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Honeymoon Horror Stories

Readers share their honeymoon woes with us.
By Dave Boehi


I just finished reading through some of the ugliest stories I’ve ever seen—full of sickness, injury, storms, crime, voracious insects, escapes from death, and terrible odors.

And all these horror stories came from you, describing your honeymoons.

Mary Larmoyeux wrote a Marriage Memo on "Our Honeymoon Nightmare," and at the end she asked for readers to send us stories of the trials they experienced.  I’ve enjoyed reading through them, and I also rejoice that all have a happy ending.

“Oh, yes, we have a story,” began an email from Ronna Privette, whose wedding day was bad from the moment she woke up feeling terrible.  She ended up sleeping until 2 p.m. even though her wedding was at 4 p.m., and her father literally had to hold her up as they walked down the aisle.  Two days later she was in the hospital having her gall bladder removed.

Bobby Sue Gildroy described a honeymoon highlighted by her husband’s flu, a cut foot, and a mosquito bite under her eye that made her face look like “the Hunchback of Notre Dame.”  Virginia Bouton wrote of her honeymoon in Alaska, where she nearly ran over her husband with a boat while he was on a jet ski.  As it was, her boat did slice his foot open.  She was so upset that she could barely drive him to the hospital.  “I didn't completely lose it until we got to the hospital, and while he was being treated I ended up on the gurney next to him dry heaving, light headed, and dizzy. The doctor working on his 17 stitches assured my husband that I wouldn't be reacting this way if I didn't really love him.”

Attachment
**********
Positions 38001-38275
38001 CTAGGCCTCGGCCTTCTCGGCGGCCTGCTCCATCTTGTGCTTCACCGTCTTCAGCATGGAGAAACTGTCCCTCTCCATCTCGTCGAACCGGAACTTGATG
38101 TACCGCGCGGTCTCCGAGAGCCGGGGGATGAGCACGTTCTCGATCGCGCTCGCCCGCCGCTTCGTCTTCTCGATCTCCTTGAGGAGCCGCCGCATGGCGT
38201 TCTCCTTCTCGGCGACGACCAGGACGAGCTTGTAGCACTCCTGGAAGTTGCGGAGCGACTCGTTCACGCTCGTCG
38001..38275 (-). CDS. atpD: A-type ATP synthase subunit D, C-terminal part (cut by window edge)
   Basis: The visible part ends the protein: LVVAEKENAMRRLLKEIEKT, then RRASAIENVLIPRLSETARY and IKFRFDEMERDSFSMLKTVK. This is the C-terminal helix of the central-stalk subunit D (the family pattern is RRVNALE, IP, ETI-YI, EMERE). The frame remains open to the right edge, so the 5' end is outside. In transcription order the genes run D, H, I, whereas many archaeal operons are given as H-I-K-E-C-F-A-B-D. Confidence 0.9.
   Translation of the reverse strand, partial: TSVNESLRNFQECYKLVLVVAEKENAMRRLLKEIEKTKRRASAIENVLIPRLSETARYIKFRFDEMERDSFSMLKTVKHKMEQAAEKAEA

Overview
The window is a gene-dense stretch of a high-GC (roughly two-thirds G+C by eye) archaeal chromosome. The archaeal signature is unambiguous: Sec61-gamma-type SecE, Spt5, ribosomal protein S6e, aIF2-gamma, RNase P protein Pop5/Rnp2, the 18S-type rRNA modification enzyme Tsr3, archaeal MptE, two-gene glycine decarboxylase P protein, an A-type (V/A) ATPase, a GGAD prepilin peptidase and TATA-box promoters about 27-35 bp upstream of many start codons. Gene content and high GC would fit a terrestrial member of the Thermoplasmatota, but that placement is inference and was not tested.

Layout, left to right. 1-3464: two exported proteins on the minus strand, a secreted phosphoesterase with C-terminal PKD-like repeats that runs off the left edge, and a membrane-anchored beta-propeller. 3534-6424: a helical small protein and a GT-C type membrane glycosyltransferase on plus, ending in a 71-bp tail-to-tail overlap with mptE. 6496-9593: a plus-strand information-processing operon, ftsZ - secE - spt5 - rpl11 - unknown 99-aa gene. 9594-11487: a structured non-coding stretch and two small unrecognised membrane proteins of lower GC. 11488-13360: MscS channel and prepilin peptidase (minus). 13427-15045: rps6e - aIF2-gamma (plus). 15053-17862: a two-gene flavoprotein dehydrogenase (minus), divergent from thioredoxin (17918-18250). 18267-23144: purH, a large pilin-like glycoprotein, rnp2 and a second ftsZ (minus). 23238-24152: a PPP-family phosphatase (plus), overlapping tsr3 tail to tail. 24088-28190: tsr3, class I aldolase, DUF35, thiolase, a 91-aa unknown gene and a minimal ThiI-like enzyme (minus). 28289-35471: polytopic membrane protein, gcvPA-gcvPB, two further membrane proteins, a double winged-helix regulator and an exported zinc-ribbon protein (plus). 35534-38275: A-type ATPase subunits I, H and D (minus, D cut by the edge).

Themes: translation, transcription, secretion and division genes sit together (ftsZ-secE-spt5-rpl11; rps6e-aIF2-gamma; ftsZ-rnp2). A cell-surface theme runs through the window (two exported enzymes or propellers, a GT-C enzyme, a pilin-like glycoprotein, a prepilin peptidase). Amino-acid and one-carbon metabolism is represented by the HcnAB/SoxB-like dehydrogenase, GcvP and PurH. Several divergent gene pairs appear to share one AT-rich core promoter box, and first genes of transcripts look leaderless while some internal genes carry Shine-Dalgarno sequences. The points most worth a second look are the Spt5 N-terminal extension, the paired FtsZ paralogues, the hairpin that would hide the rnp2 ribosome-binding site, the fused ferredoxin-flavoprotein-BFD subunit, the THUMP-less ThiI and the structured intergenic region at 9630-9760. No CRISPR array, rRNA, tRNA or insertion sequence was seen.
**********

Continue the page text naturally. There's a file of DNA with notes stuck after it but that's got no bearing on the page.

If you think your marriage had a rough start, consider the experience of Rostosha Foy, whose husband came down with three types of food poisoning during their honeymoon in Cancun.  Or Emily Talaga, who went online to book a peaceful, secluded, rustic cabin … only to notice a disgusting smell when they arrived.  “It turned out that we were smack-dab in the middle of a major chicken farming area. The outside of the cabin smelled. The inside of it smelled. The smell was unmistakable and unavoidable.”

I think my favorite story came from Caleb Breakey, a newspaper reporter in the state of Washington.  He and his bride, Brittney, were depositing money at a bank which, coincidentally, was being robbed at the same time.  Their car was mistakenly identified as the getaway vehicle, and police pulled them over as suspects. They were both handcuffed, and three officers aimed weapons at Brittney.  Caleb heard officers refer to them as "suspects" three times.

The story ended happily when a witness cleared them.  And I was struck by the number of times the couples who also wrote of happy endings, saying that their unfortunate honeymoon experiences had taught them some valuable lessons.  “We have now been married 36 years this coming August,” wrote Ronna Privette (the one who had a gall bladder removed), “and look back on that time and wonder was it part of God's plan to help us cope with some of the trials that our marriage has gone through during the past 36 years, and to learn to trust in Him during these times.” 

Another reader, Malia Oliver, told the story of being stuck on a Hawaiian road for hours until a landslide was cleared.  “At the time, there was nothing positive or funny about the situation. However, today we are both able to look back and have a good laugh, as well as, see that we were given a taste right off the bat to what real marriage would look like—roadblocks, rain, and potential for blame, but we persevered and learned to tackle our problems together.”

Those are great lessons to learn.  But I do have to say that I’m glad that my wife, Merry, and I did not have to learn them quite so soon!

© 2008 by FamilyLife.  All rights reserved.

FamilyLife is a donor-supported ministry offering practical and biblical resources and events to help you build a godly marriage and family.

Click here to read many of the honeymoon stories we received.  



Meet the Author: Dave Boehi

Dave Boehi is a senior editor at FamilyLife. He has written one book (I Still Do), coauthored the Preparing for Marriage curriculum, edited numerous books, and also produces two FamilyLife e-newsletters—The Family Room and Marriage Memo.  Dave and his wife, Merry, live in Little Rock, Arkansas, and have two married daughters.

 

 

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